Solvent-dependent structure of molecular iodine probed by picosecond X-ray solution scattering†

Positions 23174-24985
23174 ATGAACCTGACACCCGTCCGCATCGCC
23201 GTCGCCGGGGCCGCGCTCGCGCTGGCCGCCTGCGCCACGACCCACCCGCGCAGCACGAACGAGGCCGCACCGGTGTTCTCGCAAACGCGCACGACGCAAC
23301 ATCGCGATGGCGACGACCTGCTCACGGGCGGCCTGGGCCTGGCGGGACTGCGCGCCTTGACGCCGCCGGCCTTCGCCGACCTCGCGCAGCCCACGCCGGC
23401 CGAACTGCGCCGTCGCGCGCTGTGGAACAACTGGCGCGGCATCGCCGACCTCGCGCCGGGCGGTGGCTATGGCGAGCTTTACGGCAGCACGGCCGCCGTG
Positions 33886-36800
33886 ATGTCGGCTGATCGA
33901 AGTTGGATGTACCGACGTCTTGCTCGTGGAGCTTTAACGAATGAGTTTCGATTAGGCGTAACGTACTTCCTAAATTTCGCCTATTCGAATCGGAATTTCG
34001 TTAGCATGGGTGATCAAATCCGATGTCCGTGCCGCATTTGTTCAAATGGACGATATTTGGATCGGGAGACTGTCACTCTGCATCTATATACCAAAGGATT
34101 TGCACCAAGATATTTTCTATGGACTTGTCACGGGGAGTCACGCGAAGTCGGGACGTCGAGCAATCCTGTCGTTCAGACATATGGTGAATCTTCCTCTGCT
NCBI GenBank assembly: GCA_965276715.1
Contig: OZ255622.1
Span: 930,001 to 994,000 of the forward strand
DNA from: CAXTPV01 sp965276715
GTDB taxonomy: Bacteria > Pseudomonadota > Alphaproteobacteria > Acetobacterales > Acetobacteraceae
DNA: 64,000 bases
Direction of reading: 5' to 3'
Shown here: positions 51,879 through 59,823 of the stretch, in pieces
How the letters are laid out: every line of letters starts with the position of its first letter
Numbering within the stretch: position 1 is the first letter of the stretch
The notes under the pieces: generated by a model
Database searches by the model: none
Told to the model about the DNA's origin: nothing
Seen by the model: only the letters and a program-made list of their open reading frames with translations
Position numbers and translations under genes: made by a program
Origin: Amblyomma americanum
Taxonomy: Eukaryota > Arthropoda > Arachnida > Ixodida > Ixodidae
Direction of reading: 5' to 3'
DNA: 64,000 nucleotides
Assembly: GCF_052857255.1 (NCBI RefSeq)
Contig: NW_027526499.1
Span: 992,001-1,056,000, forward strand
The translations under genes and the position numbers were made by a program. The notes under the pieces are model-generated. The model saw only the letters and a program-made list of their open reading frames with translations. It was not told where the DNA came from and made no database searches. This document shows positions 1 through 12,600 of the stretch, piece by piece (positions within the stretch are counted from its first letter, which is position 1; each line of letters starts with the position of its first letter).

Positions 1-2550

The effect of solute–solvent interaction on molecular structure and reaction dynamics has been a target of intense studies in solution-phase chemistry, but it is often challenging to characterize the subtle effect of solute–solvent interaction even for the simplest diatomic molecules. Since the I2 molecule has only one structural parameter and exhibits solvatochromism, it is a good model system for investigating the solvent dependence of the solute structure. By using X-rays as a probe, time-resolved X-ray liquidography (TRXL) can directly elucidate the structures of reacting molecules in solution and can thus determine the solvent-dependent structural change with atomic resolution. Here, by applying TRXL, we characterized the molecular structure of I2 in methanol and cyclohexane with sub-angstrom accuracy. Specifically, we found that the I–I bond length of I2 is longer in the polar solvent (methanol) by ∼0.2 Å than in nonpolar solvents (cyclohexane and CCl4). Density functional theory (DFT) using 22 explicit methanol molecules well reproduces the longer I–I bond of molecular iodine in methanol and reveals that the larger bond length originates from partial negative charge filled in an antibonding σ* orbital through solvent-to-solute charge transfer.